As mentioned before, extra weight will place more stress on the joints. Therefore, overweight and obese dogs will benefit from losing weight. However, be careful - it’s not good for weight to be lost too rapidly, as it can lead to loss of muscle mass. Weight loss in your pet has to be done in a controlled manner. Your vet will help you to devise a weight loss management plan.

There are two components to a weight loss management plan - diet and exercise. In many cases, vets will help to reduce your pet’s diet in a controlled manner and get you to cut down on your pet’s treats. However, they may also prescribe Hill's® Prescription Diet® j/d® Canine Joint Care.

Forms of exercise may include short walks, or even activities like hydrotherapy. Consult your vet about developing an exercise regimen for your dog.

Joint Supplements

Joint supplements are useful as they can help with cartilage repair and with reducing inflammation. Certain ingredients are very helpful. For instance, research shows that omega-3 fatty acids have anti-inflammatory properties that can reduce discomfort in joints.
My Animal Dispensary stocks SYNOQUIN ® Joint Supplement for cats, small dogs, medium dogs and large dogs. SYNOQUIN ® is rich in krill, which is a jam-packed source of omega-3 fatty acids.

Chondroitin and glucosamine are commonly-paired ingredients. Glucosamine is mildly anti-inflammatory, and it is also one of the building blocks of cartilage. Chondroitin helps to slow down cartilage destruction. Studies suggest that both ingredients are synergistic i.e. they enhance each other’s efficacy. The Natural Pet Ultimate Joint Care Liquid is rich in chondroitin and glucosamine, and is suitable for all breeds of cats and dogs. The Vetra Animal Health Tricosamine Joint Protein Supplement (Flavored) is another product that’s rich in chondroitin and glucosamine. For the Vetra range, there is a hypoallergenic version as all.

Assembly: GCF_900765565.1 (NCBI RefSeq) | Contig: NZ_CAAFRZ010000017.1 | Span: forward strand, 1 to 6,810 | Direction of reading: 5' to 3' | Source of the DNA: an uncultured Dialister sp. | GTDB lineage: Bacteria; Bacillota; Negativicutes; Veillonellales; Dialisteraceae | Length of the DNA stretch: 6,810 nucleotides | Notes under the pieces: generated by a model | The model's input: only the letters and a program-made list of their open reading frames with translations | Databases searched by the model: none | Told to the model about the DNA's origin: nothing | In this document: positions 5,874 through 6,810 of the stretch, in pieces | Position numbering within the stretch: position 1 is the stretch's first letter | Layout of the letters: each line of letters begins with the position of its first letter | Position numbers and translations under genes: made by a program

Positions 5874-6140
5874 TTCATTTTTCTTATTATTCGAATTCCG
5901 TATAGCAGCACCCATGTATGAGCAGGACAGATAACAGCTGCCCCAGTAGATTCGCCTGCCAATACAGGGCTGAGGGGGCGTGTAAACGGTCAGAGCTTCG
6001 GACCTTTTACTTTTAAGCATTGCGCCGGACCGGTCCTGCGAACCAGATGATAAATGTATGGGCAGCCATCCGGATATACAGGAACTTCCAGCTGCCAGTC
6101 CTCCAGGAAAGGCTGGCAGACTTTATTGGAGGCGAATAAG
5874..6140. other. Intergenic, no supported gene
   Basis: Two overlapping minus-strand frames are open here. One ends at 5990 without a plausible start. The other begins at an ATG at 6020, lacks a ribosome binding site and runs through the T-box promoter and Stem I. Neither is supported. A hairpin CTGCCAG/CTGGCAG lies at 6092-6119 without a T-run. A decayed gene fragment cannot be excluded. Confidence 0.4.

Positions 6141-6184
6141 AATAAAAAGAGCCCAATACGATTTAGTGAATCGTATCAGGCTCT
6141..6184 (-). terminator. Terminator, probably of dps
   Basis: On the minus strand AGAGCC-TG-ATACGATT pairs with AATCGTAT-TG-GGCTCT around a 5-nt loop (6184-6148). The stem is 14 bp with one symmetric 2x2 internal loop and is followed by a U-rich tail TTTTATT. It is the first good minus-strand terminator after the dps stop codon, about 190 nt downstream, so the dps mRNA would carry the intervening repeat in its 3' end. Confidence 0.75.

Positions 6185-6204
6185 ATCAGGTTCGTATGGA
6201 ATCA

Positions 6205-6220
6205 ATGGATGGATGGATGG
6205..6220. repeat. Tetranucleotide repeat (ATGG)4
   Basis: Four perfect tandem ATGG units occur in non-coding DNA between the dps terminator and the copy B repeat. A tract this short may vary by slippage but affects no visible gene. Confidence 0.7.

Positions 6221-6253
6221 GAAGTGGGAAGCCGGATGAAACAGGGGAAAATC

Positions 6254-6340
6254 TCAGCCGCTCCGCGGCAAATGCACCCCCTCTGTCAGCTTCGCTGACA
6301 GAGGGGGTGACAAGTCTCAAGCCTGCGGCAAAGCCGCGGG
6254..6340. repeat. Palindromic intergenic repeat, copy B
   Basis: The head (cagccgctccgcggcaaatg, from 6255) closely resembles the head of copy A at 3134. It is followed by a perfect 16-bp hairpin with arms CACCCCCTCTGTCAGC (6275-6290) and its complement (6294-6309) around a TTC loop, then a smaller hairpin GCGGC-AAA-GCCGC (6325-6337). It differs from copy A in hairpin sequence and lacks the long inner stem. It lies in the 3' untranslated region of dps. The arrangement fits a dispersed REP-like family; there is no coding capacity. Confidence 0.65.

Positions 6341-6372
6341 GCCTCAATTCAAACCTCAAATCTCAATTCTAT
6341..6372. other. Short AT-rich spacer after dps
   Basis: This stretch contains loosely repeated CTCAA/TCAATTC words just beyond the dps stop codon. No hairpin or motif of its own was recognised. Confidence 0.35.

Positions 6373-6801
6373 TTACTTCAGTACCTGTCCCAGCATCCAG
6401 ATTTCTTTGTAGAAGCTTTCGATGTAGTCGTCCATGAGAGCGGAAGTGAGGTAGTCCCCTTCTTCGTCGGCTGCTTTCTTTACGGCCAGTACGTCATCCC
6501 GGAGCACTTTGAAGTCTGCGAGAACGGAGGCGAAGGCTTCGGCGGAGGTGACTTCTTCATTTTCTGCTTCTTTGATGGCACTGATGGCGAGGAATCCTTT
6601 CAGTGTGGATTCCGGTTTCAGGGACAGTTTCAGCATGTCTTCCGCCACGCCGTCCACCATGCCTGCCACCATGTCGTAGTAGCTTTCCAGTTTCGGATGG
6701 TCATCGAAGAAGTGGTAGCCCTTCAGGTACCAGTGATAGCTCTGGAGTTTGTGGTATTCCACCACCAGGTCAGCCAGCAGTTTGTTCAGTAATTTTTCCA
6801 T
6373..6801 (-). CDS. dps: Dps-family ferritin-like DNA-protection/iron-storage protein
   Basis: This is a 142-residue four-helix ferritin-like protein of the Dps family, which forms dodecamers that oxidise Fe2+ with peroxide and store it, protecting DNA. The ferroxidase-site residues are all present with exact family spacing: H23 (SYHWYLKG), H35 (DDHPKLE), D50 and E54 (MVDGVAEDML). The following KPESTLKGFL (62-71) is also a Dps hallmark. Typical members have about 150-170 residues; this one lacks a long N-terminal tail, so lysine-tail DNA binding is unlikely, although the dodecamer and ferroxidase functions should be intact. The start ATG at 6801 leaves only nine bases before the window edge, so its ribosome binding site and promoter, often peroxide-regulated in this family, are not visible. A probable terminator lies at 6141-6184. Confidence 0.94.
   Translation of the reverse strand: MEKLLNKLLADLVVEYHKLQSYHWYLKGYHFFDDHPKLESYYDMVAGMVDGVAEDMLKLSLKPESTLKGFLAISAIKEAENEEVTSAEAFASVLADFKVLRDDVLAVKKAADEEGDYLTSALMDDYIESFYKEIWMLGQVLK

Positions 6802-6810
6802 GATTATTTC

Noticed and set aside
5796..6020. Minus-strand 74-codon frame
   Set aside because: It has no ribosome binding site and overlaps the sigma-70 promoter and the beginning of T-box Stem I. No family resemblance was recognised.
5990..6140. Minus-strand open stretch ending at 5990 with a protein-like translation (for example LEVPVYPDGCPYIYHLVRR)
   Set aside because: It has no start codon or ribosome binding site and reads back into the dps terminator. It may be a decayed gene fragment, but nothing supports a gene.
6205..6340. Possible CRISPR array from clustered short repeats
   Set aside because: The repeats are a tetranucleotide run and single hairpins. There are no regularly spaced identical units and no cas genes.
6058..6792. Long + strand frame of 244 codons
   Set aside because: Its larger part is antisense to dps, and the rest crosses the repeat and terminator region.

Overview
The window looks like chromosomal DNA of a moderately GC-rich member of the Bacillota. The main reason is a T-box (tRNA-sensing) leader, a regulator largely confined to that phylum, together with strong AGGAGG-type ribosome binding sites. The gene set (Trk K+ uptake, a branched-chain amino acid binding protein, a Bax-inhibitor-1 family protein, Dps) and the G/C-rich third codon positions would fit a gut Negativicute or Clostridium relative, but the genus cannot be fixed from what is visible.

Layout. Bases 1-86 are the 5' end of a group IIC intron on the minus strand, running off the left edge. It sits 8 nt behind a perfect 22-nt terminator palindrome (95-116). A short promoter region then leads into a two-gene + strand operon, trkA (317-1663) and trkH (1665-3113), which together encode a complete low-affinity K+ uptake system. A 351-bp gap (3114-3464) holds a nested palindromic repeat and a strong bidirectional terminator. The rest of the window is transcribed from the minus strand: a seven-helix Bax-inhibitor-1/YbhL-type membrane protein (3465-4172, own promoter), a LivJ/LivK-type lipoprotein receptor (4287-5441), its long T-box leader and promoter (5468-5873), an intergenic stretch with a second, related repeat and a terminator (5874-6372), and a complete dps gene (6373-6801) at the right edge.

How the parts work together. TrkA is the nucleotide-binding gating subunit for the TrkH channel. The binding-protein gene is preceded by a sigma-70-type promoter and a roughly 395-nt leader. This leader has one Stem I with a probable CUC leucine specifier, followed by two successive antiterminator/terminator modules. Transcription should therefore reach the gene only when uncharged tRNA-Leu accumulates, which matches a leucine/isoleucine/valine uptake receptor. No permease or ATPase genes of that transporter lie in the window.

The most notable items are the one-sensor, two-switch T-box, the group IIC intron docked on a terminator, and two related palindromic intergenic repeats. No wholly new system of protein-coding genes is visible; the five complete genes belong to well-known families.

Hyaluronic acid is an important ingredient in joint supplements, as it helps to lubricate joints to help them glide smoothly.

In recent years, green-lipped mussels (GLM) have received a lot of attention as an ingredient. GLM contains omega-3 fatty acids and chondroitin sulfate. In addition, GLM contains other vitamins, minerals and antioxidants. GLM-containing joint supplements include the Vetri-Science GLYCO-FLEX III for Dog 120 Tablets. There is also a chicken-flavoured version: Vetri-Science GLYCO-FLEX II (Chicken Flavour) for Dogs.

Your pet may be vegetarian, or have seafood allergies. Fear not! My Animal Dispensary also stocks Natural Pet Vegetarian 3 in 1 Joint Care Tablets. This supplement contains 100% non-shellfish, non-animal derived glucosamine.


Some (not all) pets may be suitable for surgery. In younger animals, surgery can reduce/correct genetic defects (e.g. loose kneecaps or hip dysplasia) that will predispose to joint issues in the long term. Some cases are also be suitable for surgery that slows the progression of osteoarthritis.

We hope that this article has given you more information about osteoarthritis in cats and dogs. Consult your vet if you need further advice.